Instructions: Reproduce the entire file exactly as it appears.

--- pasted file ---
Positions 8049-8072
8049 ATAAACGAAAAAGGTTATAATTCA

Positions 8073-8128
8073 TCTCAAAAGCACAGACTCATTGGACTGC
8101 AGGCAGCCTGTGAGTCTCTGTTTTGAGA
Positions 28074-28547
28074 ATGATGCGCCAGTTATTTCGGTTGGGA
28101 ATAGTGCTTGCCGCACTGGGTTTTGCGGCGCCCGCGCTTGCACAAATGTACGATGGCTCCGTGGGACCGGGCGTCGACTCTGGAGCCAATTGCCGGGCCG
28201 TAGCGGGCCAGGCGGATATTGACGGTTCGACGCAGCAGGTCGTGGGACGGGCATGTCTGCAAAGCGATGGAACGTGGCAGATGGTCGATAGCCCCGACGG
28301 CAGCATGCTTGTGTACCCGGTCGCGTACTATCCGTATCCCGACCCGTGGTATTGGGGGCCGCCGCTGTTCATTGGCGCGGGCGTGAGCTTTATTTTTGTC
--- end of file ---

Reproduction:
Positions 8049-8072
8049 ATAAACGAAAAAGGTTATAATTCA

Positions 8073-8128
8073 TCTCAAAAGCACAGACTCATTGGACTGC
8101 AGGCAGCCTGTGAGTCTCTGTTTTGAGA
Positions 28074-28547
28074 ATGATGCGCCAGTTATTTCGGTTGGGA
28101 ATAGTGCTTGCCGCACTGGGTTTTGCGGCGCCCGCGCTTGCACAAATGTACGATGGCTCCGTGGGACCGGGCGTCGACTCTGGAGCCAATTGCCGGGCCG
28201 TAGCGGGCCAGGCGGATATTGACGGTTCGACGCAGCAGGTCGTGGGACGGGCATGTCTGCAAAGCGATGGAACGTGGCAGATGGTCGATAGCCCCGACGG
28301 CAGCATGCTTGTGTACCCGGTCGCGTACTATCCGTATCCCGACCCGTGGTATTGGGGGCCGCCGCTGTTCATTGGCGCGGGCGTGAGCTTTATTTTTGTC